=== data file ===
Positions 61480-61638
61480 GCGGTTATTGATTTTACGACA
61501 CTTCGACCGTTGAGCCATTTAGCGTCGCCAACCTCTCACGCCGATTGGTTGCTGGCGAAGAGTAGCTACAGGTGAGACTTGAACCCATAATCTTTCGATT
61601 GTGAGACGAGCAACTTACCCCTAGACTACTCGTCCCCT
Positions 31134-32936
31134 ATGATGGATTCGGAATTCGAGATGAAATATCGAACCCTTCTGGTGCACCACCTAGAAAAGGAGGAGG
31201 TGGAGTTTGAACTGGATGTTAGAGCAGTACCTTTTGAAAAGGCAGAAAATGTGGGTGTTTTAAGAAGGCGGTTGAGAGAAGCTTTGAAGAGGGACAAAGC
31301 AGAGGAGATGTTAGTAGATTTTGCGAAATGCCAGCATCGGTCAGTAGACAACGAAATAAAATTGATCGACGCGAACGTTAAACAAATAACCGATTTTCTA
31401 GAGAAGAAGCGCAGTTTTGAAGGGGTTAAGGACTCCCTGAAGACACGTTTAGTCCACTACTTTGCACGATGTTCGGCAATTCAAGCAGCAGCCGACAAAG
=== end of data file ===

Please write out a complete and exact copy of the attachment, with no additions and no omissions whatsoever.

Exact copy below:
Positions 61480-61638
61480 GCGGTTATTGATTTTACGACA
61501 CTTCGACCGTTGAGCCATTTAGCGTCGCCAACCTCTCACGCCGATTGGTTGCTGGCGAAGAGTAGCTACAGGTGAGACTTGAACCCATAATCTTTCGATT
61601 GTGAGACGAGCAACTTACCCCTAGACTACTCGTCCCCT
Positions 31134-32936
31134 ATGATGGATTCGGAATTCGAGATGAAATATCGAACCCTTCTGGTGCACCACCTAGAAAAGGAGGAGG
31201 TGGAGTTTGAACTGGATGTTAGAGCAGTACCTTTTGAAAAGGCAGAAAATGTGGGTGTTTTAAGAAGGCGGTTGAGAGAAGCTTTGAAGAGGGACAAAGC
31301 AGAGGAGATGTTAGTAGATTTTGCGAAATGCCAGCATCGGTCAGTAGACAACGAAATAAAATTGATCGACGCGAACGTTAAACAAATAACCGATTTTCTA
31401 GAGAAGAAGCGCAGTTTTGAAGGGGTTAAGGACTCCCTGAAGACACGTTTAGTCCACTACTTTGCACGATGTTCGGCAATTCAAGCAGCAGCCGACAAAG